This morning, President Trump’s nominee to be the Secretary of the Veterans Affairs Administration (and current White House doctor), Dr. Ronny Jackson, withdrew his name from consideration. In the past few days, Jackson had faced allegations of leading a “hostile work environment,” overprescribing drugs, and drinking on the job. (He has denied those allegations.) Although Jackson is the latest of Trump’s nominees to fall, he’s certainly not the first. In fact, 24 of Trump’s picks for Senate-confirmable jobs have been unsuccessful.
These unsuccessful picks highlight a larger problem of dysfunction that continues to plague the Trump administration. When Trump’s nominees are confirmed, they tend to contribute to the #CultureOfCorruption that this administration seems to love. They also tend to fight against and work to undermine the very agencies they have been picked to lead—whether that’s Mick Mulvaney at the Consumer Financial Protection Bureau or Scott Pruitt at the Environmental Protection Agency. In Jackson’s case, it was clear that he was nominated without real vetting or directly relevant experience, because he happened to be close to President Trump—that’s unacceptable for the person overseeing the health of our veterans, but it’s also just as unacceptable for the person overseeing our children’s education.
ACTION OF THE DAY
Stand Against Racism. YWCA has launched a new campaign that we are proud to be co-sponsoring! This year’s theme for the Stand Against Racism campaign is “Our Power, Our Mission, Our Future,” and it’s focused on civic engagement, specifically for marginalized communities, particularly women and girls of color. Head to StandAgainstRacism.org to see how you can get involved in the campaign today!
Pruitt’s Public Appearance. Today, embattled Environmental Protection Agency Administrator Scott Pruitt testifies in the U.S. House of Representatives for two different hearings, one at 10 am in the House Energy and Commerce Committee and the other at 2 pm in the House Appropriations Committee. This is only Pruitt’s second public appearance in Congress in his year-long tenure, and many see this as a fight for him to keep his job in President Trump’s Cabinet after being ensnared in a significant number of ethics and other violations for misuse of taxpayer dollars and inappropriate relationships with lobbyists and industry. While Members are expected to ask questions related to his ethics violations, Pruitt is expected to stick to a script underscoring how effectively he has carried out President Trump’s deregulatory agenda. Ahead of Pruitt’s hearings, CAP published an analysis that found that Pruitt’s deregulations—to benefit his industry friends–will cost Americans $260 billion annually, or more than $2,000 per household. Also read how Pruitt’s policies are harming women’s health.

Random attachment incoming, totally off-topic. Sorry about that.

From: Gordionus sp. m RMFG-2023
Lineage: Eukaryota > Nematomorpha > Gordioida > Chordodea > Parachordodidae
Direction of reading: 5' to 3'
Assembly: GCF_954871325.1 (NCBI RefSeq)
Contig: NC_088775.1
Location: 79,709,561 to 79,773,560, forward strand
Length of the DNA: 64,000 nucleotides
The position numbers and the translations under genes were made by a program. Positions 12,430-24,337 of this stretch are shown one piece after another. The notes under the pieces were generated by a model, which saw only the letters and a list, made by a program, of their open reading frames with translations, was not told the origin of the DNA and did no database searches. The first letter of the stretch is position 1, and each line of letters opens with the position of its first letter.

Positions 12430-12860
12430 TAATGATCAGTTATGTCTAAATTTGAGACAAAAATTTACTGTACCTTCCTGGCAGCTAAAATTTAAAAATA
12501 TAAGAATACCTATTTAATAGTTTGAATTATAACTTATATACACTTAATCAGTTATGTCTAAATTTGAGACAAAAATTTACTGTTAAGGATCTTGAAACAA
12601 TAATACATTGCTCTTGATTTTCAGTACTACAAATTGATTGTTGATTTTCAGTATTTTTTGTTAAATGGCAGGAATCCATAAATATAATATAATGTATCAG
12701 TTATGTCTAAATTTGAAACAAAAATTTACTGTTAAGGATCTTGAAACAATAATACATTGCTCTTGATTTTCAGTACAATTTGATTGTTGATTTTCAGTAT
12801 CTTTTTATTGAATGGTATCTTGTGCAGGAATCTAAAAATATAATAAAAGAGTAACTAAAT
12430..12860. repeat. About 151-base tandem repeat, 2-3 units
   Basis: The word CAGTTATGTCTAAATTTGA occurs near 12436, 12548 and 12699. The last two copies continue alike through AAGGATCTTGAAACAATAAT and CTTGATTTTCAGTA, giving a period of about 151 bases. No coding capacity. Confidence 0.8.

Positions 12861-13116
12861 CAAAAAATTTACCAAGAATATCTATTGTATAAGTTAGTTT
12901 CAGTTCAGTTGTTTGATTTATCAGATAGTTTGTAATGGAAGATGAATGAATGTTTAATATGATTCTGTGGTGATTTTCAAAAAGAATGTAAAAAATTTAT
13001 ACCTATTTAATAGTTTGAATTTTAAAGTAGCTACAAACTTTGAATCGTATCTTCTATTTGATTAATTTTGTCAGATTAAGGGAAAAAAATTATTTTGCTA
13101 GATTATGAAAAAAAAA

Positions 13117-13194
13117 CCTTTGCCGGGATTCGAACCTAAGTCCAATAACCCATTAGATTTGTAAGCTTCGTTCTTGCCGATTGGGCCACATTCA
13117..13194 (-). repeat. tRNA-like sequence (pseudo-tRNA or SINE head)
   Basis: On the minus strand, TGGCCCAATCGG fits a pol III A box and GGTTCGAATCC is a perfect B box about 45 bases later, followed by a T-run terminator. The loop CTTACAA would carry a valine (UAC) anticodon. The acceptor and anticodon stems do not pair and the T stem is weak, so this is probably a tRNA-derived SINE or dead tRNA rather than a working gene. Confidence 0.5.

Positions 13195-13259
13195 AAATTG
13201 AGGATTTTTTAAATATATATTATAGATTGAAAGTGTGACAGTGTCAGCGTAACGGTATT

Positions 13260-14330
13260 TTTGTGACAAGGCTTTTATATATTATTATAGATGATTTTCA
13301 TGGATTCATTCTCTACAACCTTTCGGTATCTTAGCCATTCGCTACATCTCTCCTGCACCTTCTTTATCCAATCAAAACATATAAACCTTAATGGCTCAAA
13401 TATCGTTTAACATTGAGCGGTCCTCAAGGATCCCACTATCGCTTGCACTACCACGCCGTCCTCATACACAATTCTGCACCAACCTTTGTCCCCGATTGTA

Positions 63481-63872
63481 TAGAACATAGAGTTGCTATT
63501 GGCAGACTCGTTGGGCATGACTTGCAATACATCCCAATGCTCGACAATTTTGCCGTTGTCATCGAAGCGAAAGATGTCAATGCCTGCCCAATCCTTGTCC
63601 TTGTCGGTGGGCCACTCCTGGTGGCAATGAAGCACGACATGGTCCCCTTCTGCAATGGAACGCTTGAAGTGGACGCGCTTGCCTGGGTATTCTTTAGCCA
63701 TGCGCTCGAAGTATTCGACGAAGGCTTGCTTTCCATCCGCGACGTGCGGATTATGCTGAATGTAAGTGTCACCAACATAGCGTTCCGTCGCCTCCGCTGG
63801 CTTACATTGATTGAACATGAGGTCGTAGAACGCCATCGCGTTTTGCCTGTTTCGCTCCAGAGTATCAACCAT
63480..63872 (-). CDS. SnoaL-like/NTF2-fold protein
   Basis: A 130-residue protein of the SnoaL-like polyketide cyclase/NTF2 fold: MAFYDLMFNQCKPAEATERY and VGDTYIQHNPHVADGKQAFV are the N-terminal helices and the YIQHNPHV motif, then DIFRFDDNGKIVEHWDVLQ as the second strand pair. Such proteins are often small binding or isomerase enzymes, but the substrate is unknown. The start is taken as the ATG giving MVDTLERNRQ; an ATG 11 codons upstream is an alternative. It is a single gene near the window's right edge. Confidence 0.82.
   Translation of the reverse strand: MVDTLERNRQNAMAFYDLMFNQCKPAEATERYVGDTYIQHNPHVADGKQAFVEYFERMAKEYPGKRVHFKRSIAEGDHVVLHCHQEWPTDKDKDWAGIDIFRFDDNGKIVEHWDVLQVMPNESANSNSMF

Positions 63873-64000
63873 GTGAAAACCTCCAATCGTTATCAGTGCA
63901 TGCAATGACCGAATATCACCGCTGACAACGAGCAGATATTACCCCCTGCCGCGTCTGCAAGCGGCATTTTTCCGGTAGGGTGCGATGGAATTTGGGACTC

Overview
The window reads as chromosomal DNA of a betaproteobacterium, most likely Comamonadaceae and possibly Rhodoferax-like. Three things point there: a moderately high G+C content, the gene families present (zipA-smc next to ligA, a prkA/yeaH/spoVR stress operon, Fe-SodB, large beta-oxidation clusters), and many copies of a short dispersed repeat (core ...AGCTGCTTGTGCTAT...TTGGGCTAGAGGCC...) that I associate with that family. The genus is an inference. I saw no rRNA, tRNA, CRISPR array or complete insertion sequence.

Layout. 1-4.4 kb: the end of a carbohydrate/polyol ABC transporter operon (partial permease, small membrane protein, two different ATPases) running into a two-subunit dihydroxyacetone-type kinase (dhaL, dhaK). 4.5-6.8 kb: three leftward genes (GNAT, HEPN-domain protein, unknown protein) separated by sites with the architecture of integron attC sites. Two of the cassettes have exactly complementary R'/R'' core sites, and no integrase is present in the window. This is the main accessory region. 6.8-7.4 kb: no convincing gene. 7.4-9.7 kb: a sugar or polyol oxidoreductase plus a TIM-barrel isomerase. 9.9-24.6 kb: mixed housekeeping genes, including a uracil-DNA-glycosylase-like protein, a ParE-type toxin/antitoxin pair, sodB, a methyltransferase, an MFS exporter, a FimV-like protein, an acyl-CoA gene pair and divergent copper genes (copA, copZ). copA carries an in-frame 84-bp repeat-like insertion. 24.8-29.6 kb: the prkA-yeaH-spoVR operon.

#ProtectMueller. The Senate Judiciary Committee “advanced legislation Thursday that would protect special counsel Robert S. Mueller III from being fired by President Trump after the panel’s Republican chairman backed off changes that threatened bipartisan support for the bill.” The vote came in spite of Senator Majority Leader Mitch McConnell vowing that he would never bring such legislation to the Senate floor. The vote is a positive first step in ensuring that Mueller is able to continue to carry out his investigation uninterrupted by the president or his allies. But more action must be taken—including a full Senate vote on this bill—to protect Mueller from the whims of Trump.
Funding for Crucial Health Programs is Here to Stay…For Now. This week has been full of wins for women’s health care funding in the courts. On Tuesday, a federal judge ruled that the Department of Health and Human Services (HHS) could not stop funding programs affiliated with Planned Parenthood, as ensuring the programs’ survival “prevent harm to the community…and prevent loss of data regarding the effectiveness of teen pregnancy prevention.” Yesterday, a judge in Baltimore ruled that HHS “improperly moved to terminate five-year grant awards issued to the city and a non-profit two years early” for a teen pregnancy prevention program. The courts’ actions ensure that women in many communities can still access critical services—but with Trump in office, we can expect that more attacks on women’s reproductive rights and evidence-based teen pregnancy prevention programs are still to come.